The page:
Heart-Lung Presumption Applies To Diseases With No Known Cause

Since 1990, Scott Crane has worked as a firefighter for Snohomish County, Washington Fire District #1. On December 12, 2007, Crane awoke with chest pain. When the pain did not subside, Crane and his wife decided he should go to the emergency room. Doctors diagnosed him with bilateral pulmonary emboli. A pulmonary embolism is a blood clot that obstructs arteries in the lungs. Crane spent two days in the hospital. After returning home, his breathing worsened, and he spent another two weeks in the hospital.

During his stay at the hospital, doctors determined Crane had developed pulmonary infarction, a complication of a pulmonary embolism in which the blood clots cause part of the surrounding lung tissue to die. Crane suffered further complications in the form of hemothorax, where his blood vessels bled into the pleural cavity between the chest wall and lung.

Crane eventually returned to work, and filed a workers’ compensation claim. The Washington Department of Labor and Industries rejected the claim, taking the position that Crane could not show that his condition was related to his work.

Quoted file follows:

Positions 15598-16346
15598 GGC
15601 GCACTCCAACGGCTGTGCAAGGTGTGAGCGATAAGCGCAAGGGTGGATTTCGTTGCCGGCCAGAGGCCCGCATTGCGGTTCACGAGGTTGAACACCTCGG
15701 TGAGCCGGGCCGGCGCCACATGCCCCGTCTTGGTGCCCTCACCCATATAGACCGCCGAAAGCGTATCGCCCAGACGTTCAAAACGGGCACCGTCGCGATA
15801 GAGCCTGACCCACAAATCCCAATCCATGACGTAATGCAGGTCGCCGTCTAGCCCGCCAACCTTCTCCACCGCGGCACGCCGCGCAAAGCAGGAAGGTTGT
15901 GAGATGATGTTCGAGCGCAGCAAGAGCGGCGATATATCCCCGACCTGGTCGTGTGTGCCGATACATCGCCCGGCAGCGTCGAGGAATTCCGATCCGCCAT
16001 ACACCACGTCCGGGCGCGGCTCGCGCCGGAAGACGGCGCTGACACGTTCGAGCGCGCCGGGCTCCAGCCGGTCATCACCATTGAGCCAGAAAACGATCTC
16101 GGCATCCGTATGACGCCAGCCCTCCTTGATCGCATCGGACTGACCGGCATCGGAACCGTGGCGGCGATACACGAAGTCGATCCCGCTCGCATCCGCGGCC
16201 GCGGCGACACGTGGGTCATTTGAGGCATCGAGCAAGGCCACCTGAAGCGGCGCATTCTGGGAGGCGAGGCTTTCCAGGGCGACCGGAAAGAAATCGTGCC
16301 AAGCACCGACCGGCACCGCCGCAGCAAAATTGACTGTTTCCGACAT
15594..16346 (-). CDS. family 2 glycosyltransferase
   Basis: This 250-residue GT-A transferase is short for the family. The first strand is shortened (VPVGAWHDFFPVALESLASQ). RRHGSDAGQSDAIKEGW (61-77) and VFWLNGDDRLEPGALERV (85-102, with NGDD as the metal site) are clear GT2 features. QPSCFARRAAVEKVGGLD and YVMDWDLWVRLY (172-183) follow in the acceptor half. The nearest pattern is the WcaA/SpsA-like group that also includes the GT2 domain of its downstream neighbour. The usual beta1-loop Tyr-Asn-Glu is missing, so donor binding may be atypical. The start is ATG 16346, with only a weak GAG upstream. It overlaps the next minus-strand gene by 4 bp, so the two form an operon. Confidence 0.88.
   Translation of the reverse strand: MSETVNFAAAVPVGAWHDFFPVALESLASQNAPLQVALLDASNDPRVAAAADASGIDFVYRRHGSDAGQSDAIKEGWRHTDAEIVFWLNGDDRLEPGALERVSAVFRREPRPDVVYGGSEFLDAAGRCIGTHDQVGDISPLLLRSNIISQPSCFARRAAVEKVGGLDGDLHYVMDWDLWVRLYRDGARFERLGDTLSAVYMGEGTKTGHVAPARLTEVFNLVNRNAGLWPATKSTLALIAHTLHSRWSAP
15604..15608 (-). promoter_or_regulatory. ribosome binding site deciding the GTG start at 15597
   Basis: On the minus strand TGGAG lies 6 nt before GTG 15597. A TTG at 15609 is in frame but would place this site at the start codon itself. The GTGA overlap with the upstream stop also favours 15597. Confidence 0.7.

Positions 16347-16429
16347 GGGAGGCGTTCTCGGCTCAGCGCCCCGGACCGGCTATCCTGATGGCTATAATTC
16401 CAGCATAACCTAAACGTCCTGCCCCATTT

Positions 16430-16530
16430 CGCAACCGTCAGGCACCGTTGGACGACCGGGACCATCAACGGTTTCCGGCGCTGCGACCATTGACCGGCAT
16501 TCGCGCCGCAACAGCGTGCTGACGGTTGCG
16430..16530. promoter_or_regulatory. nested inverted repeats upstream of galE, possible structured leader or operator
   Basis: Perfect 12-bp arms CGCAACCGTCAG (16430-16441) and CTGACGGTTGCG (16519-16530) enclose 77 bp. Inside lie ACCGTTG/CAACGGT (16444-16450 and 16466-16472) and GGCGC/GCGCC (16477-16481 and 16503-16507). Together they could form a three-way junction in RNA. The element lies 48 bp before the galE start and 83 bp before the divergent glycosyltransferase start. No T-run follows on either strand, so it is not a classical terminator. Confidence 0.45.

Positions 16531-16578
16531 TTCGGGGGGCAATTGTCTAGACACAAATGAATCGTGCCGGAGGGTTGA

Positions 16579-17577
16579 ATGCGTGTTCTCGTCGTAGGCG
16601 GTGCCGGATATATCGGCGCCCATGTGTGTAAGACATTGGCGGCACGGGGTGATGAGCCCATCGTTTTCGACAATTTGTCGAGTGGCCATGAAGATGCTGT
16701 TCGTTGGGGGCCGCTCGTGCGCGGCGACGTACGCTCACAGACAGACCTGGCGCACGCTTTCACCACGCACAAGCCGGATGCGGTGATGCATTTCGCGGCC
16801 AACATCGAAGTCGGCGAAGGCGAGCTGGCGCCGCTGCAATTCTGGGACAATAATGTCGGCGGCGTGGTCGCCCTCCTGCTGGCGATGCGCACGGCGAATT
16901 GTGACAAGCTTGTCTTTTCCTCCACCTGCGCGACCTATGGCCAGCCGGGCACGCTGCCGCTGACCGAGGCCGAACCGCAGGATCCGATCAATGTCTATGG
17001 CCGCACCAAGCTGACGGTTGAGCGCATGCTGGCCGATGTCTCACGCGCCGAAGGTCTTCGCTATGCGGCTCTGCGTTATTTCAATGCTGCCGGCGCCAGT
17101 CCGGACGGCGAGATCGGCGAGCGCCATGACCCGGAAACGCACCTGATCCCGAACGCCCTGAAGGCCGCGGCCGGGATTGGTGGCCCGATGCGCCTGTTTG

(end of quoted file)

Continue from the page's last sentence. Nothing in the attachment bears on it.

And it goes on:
Under Washington’s “Heart-Lung” law, there is a prima facie presumption that respiratory disease in firefighters is an occupational disease. This presumption of occupational disease may be rebutted by a preponderance of the evidence. Such evidence may include, but is not limited to, use of tobacco products, physical fitness and weight, lifestyle, hereditary factors, and exposure from other employment or non-employment activities.

The Washington Court of Appeals found that the Department failed to rebut the presumption of causation, and found that Crane should be entitled to workers’ compensation benefits. The Court pointed to an examining physician’s testimony that the physician “had no theory about what caused the disease. Because the doctor could not determine what caused the pulmonary emboli, and because there can be more than one proximate cause of a covered condition, the Department’s evidence is not sufficient to rebut the presumption that Crane’s disease arose naturally and proximately out of his employment as a firefighter. To hold otherwise would mean the doctor’s inability to rule out firefighting as a possible cause of Crane’s disease nevertheless demonstrated by a preponderance of the evidence that Crane’s disease did not arise naturally or proximately from firefighting.”

Crane v. Washington State Department of Labor and Industries, 2013 WL 5561250 (Wash. App. 2013).